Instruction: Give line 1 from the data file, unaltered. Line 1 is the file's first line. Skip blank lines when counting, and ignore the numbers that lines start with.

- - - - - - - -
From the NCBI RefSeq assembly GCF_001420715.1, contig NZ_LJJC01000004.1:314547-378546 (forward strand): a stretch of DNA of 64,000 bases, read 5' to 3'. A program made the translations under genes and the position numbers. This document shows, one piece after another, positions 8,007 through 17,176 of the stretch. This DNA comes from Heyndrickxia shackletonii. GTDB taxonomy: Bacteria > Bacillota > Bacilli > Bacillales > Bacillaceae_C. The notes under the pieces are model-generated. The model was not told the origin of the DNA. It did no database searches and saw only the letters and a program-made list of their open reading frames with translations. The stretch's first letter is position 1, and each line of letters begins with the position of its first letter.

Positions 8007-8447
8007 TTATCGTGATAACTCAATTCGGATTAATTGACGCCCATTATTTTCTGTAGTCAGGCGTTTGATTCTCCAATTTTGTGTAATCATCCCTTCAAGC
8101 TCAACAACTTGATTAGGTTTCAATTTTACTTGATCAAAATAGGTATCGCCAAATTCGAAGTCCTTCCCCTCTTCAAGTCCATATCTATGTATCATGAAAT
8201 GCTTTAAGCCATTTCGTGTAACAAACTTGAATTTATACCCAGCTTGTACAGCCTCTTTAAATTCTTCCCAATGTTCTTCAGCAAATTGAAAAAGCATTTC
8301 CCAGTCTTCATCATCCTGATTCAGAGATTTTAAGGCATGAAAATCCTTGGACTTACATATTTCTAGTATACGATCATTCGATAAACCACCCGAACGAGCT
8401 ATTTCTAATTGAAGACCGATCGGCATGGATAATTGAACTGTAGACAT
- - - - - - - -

From the NCBI RefSeq assembly GCF_001420715.1, contig NZ_LJJC01000004.1:314547-378546 (forward strand): a stretch of DNA of 64,000 bases, read 5' to 3'. A program made the translations under genes and the position numbers. This document shows, one piece after another, positions 8,007 through 17,176 of the stretch. This DNA comes from Heyndrickxia shackletonii. GTDB taxonomy: Bacteria > Bacillota > Bacilli > Bacillales > Bacillaceae_C. The notes under the pieces are model-generated. The model was not told the origin of the DNA. It did no database searches and saw only the letters and a program-made list of their open reading frames with translations. The stretch's first letter is position 1, and each line of letters begins with the position of its first letter.